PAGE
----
GIFBox is up!

It's been 15 months and a week

8 months ago · 9 min read

Let's start with the big news: GIFBox is now available at!
At the time of publishing, this was actually a bit over a year ago, so let's look at the journey that led up to this point.

GIFBox, The First

I was helping out with Revolt, and it quickly became apparent that a modern chat platform simply not the same without a GIF picker to either find GIFs or save your memes in there. Discord had it, Slack had it, even Microsoft Teams had it.

Discord's GIF picker

But there simply wasn't a GIF searching API that satisfied everyone enough, and so I decided to go on the journey of rolling my own for the sole purpose of being used by Revolt. GIFBox was a name chosen by the Revolt community, and seeing as it was freely available on GitHub, I assume that this is likely a new name not taken before.

I quickly came up with a box-like logo — note the curious lack of a floor in the box — set the logotype in two weights of Helvetica, and started building my biggest personal project for the next while.

Old GIFBox Logo

The API: Switching File Formats, but You're on Your Own

The API was built using a stack I knew. It was powered by Express (most of which I learned during a phase in which I was steadily creating new Discord bots), and MongoDB for storage. The MinIO client libraries were used to interface with S3, though I do admit I only learned about the existence of MinIO through Revolt's use of it. The present-day API still uses all of those, and they are in fact good choices that I still take no issue with.

The API had, of course, some very questionable coding and logic practices, and I would in no way consider it production-ready nowadays. Considering this was only a year ago, you may see the old API was admittedly very rushed, though I won't undersell the fact I have also certainly improved in the past year. The source code is still available on Insert's GitLab, if you're interested.

In the beginning, the API stored the GIFs in the literal GIF format. While this may seem as the most obvious thing, no other GIF service does this in practice. The reason for this is fundemantal: GIFs are actually horrible.

The GIF format gives you an entirety of 256 colors, no alpha-channel transparency (a pixel is either transparent or not, no in-between), and there is no compression between any of the animated frames, so enjoy having a huge and yet still very poor-looking file in the end.

Even during the first development cycle, I quickly realized that this will quickly become rather infeasible, and started to look for alternatives. Eventually, I stumbled upon Tenor, another popular GIF aggregator owned by Google, and it's tendency to serve MP4s rather than GIFs. This seems like the perfect format for this, I thought: MP4's intra-frame compression works wonders for GIFs, as they usually don't change scene but rather often stay focused at the same environment, and with captioned GIFs, you often don't need to change the pixels between the frames at all. It seemed like the ultimate solution, but more on that later.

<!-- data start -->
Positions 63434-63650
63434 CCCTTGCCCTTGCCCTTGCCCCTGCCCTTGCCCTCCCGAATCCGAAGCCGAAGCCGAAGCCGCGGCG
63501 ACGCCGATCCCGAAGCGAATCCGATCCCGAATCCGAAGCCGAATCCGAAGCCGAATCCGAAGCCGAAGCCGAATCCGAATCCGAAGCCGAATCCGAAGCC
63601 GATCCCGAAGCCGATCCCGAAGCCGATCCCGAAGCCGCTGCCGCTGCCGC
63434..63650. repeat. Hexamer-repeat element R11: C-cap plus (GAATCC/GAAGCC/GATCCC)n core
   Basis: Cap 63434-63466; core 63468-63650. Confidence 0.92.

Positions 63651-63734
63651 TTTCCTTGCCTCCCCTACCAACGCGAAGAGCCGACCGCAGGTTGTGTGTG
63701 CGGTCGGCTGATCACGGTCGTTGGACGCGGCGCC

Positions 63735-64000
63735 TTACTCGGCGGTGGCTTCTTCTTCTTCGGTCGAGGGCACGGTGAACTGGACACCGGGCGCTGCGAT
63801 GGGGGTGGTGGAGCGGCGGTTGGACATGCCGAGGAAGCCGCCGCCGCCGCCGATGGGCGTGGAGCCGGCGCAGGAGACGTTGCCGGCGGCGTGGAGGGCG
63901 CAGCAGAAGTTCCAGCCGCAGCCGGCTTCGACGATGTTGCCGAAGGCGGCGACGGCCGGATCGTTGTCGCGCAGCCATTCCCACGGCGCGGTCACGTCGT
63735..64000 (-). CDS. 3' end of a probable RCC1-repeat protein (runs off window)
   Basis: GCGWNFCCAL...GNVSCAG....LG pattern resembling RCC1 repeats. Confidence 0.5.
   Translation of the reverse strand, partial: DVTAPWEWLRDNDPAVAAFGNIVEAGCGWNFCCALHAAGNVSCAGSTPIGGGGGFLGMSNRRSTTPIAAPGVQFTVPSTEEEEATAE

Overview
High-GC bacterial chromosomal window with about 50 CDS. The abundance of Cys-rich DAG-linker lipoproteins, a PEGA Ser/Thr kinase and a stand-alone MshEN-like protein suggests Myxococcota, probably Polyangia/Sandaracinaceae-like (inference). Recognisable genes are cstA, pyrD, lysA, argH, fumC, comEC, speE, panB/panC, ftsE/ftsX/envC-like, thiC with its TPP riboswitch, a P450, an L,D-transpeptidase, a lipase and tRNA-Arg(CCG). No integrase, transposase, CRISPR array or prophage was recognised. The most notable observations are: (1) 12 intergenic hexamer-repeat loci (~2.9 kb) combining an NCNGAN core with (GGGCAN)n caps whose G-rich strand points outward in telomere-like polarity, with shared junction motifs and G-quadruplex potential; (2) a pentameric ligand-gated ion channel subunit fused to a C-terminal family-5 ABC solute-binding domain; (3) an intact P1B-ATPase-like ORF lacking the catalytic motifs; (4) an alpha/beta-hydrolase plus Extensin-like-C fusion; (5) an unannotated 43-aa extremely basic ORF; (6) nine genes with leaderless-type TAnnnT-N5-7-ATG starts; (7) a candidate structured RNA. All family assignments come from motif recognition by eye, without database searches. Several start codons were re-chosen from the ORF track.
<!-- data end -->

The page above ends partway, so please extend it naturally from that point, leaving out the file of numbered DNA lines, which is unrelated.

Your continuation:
And as such, I set out to convert every GIF into MP4 while it's uploaded — and back every time it's being served to a user — which, as you might imagine, doesn't have a shining performance footprint at all. Behind the scenes I used FFmpeg to process the files, and while this was a solid choice, it wasn't the very fastest. Although it is good enough, in fact, the modern GIFBox API still uses FFmeg behind the scenes, though a lot more sparingly.

To top it all off, I didn't write any code to help you migrate your files or database at all! You were entirely left up to figuring out how to transfer any of those if you were hosting your very own GIFBox API.

The Frontend: Rather Weird, Rather Unusable, Nothing Like Expected

Of course, no one is expected to simply use the API by itself, so armed with create-react-app and a single mockup that I got some rather positive feedback on, I set out to build the next piece of the puzzle.

The Mockup in Question

Despite already having a rather clear vision of how I want the app to look and feel, I decided to use Ant Design as a component library. The reasons for this are not explicable to me today. Inevitably, this meant that the final product ended up looking nothing like the mockup.

Here's a brief showcase of what it offered:

Sign Up Page Upload Page Main Page View Page Search Query Page Search Results Page

I won't even go into half of the issues that are visible from just those screenshots, but I will explicitly take the time to mention that separating your search and query pages (and still having them on the same /search route) is a very silly idea.